Michael Gordon has been the Observer’s legal affairs editor since 2013. He has been the newspaper’s editor and reporter since 1992, writing occasionally on schools, religion, politics and sports. He spent two summers as “Bikin Mike,” writing stories as he cycled through the Carolinas.
Domestic violence hearing for Miles Bridges postponed again
Miles Bridges’ preliminary hearing on the California domestic abuse charges has been postponed again.
A spokesperson for the Los Angeles County Attorney’s Office told the Charlotte Observer on Friday that Bridges’ court date had been moved to September 29.
It’s the third postponement, and it threatens to cost Bridges part of the NBA preseason.
Bridges, the Charlotte Hornets’ top scorer last year, was originally due to appear at his preliminary hearing August 19 and September 7. But it was postponed to Friday. Now it has been delayed again.
Bridges, a Michigan State graduate, is accused of severely beating his girlfriend in front of their two children.
On July 20, Bridges pleaded not guilty in Los Angeles Superior Court to three felony counts: harming the parent of a child and two counts of child abuse under circumstances or conditions. likely to cause serious bodily injury or death.
If convicted of all three, Bridges faces up to nearly 12 years in prison.
He was arrested on June 29 after what Los Angeles police described as an incident two days before of “intimate partner violence with injuries.”
The Monitor does not generally identify potential victims of domestic violence.
After Bridges was arrested, her accuser took to social media to share photos of her injuries and what appeared to be a copy of her medical report.
The report described an “adult victim of physical abuse by a male partner” who had suffered “an assault by strangulation; concussion; closed fracture of the nasal bone; bruised rib; several bruises; neck muscle strain.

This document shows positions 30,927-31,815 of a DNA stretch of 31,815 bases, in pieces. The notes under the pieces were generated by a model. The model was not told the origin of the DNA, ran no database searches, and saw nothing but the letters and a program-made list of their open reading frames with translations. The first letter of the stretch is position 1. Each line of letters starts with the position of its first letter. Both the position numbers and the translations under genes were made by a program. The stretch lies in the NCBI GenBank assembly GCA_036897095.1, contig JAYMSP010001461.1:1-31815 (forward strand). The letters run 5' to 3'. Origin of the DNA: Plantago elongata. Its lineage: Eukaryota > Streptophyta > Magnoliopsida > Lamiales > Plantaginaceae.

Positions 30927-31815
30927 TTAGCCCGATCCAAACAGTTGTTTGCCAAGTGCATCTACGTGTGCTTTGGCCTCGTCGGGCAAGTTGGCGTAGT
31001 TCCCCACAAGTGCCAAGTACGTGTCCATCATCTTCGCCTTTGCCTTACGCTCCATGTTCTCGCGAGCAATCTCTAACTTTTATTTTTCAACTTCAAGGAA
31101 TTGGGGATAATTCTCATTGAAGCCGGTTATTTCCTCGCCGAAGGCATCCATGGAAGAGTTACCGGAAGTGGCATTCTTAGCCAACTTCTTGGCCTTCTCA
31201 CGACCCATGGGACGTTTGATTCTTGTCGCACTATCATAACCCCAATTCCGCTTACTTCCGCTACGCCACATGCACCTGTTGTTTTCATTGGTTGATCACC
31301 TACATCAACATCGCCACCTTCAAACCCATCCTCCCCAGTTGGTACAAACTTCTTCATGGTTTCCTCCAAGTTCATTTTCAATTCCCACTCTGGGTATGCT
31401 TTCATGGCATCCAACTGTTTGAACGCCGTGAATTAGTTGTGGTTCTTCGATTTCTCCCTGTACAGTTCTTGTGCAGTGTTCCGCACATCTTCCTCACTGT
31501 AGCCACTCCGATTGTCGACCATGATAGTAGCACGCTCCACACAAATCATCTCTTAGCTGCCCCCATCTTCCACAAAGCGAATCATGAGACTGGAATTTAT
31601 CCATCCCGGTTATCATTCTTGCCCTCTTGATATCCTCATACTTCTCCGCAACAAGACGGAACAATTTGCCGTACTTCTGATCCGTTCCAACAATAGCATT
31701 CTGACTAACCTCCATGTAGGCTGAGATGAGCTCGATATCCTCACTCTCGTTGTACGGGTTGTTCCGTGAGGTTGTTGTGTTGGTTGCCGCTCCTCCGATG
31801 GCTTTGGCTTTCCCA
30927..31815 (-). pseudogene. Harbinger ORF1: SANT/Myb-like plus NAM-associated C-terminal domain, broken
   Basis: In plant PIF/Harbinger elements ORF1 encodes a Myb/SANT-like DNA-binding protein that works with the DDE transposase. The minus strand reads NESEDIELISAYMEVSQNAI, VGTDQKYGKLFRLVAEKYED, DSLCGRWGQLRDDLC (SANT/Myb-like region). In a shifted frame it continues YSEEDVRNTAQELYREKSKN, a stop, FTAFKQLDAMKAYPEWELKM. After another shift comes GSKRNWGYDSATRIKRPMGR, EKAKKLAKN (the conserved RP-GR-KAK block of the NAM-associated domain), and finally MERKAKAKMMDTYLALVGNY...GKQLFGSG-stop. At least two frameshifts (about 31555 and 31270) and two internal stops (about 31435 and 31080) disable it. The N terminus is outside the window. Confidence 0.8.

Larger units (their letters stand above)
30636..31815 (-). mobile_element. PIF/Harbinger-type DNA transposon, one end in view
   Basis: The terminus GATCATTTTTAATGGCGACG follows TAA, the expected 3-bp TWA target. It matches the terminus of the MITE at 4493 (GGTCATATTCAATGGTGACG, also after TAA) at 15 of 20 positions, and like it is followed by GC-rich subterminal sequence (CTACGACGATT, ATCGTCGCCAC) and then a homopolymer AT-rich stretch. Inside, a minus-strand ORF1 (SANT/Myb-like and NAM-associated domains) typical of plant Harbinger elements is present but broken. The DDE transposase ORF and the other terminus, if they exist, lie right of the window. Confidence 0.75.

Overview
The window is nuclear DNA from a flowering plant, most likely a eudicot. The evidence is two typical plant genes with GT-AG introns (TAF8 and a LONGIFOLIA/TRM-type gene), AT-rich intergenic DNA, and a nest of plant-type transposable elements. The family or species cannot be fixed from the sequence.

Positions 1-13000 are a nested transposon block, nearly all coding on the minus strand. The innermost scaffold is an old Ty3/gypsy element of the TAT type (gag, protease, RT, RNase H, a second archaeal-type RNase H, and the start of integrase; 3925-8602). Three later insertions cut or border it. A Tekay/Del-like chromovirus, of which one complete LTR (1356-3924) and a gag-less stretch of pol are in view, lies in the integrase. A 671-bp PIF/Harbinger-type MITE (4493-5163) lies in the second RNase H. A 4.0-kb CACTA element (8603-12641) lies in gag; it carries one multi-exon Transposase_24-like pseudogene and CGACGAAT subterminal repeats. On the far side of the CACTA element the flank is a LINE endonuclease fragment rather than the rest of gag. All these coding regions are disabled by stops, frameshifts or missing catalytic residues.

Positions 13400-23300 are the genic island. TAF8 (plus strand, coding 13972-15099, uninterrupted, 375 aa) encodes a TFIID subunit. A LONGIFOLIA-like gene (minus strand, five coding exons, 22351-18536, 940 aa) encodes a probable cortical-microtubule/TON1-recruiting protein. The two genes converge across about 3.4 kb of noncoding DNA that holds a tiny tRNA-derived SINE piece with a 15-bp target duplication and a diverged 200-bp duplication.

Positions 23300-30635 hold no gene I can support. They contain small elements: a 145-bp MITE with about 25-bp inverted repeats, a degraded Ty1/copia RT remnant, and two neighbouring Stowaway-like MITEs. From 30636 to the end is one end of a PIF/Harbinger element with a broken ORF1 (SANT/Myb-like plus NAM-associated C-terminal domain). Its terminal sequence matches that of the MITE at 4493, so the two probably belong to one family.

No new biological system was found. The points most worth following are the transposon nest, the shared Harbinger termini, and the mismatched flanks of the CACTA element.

Bridges, the 12th overall pick in the 2018 NBA draft, finds himself in grave legal danger as his career falters on the verge of stardom.
He became a restricted free agent in July when the Hornets offered him a $7.9 million qualifying offer. This gives the team the right to match any deal it receives in the free agent market, which before its legal troubles was expected to reach $25 million a year.
Now his career may depend on the outcome of his case.
The Hornets’ qualifying offer still stands because the deadline to rescind it passed on July 13, meaning Bridges’ reps and the team must both agree to take it off the table.
Depending on the outcome of his case, Bridges would likely face a severe NBA suspension similar to the league’s 24-game punishment. former Hornet Jeff Taylor in 2014 continued his guilty plea on domestic violence charges.
His new court date also straddles the start of the Hornets’ preseason.
The Charlotte NBA team is scheduled to hold a media day Sept. 26 and begin training camp a day later, before the Hornets’ Oct. 2 preseason opener in Boston against the Celtics.
Charlotte Observer Hornets writer Roderick Boone contributed.
This story was originally published September 16, 2022 6:22 p.m.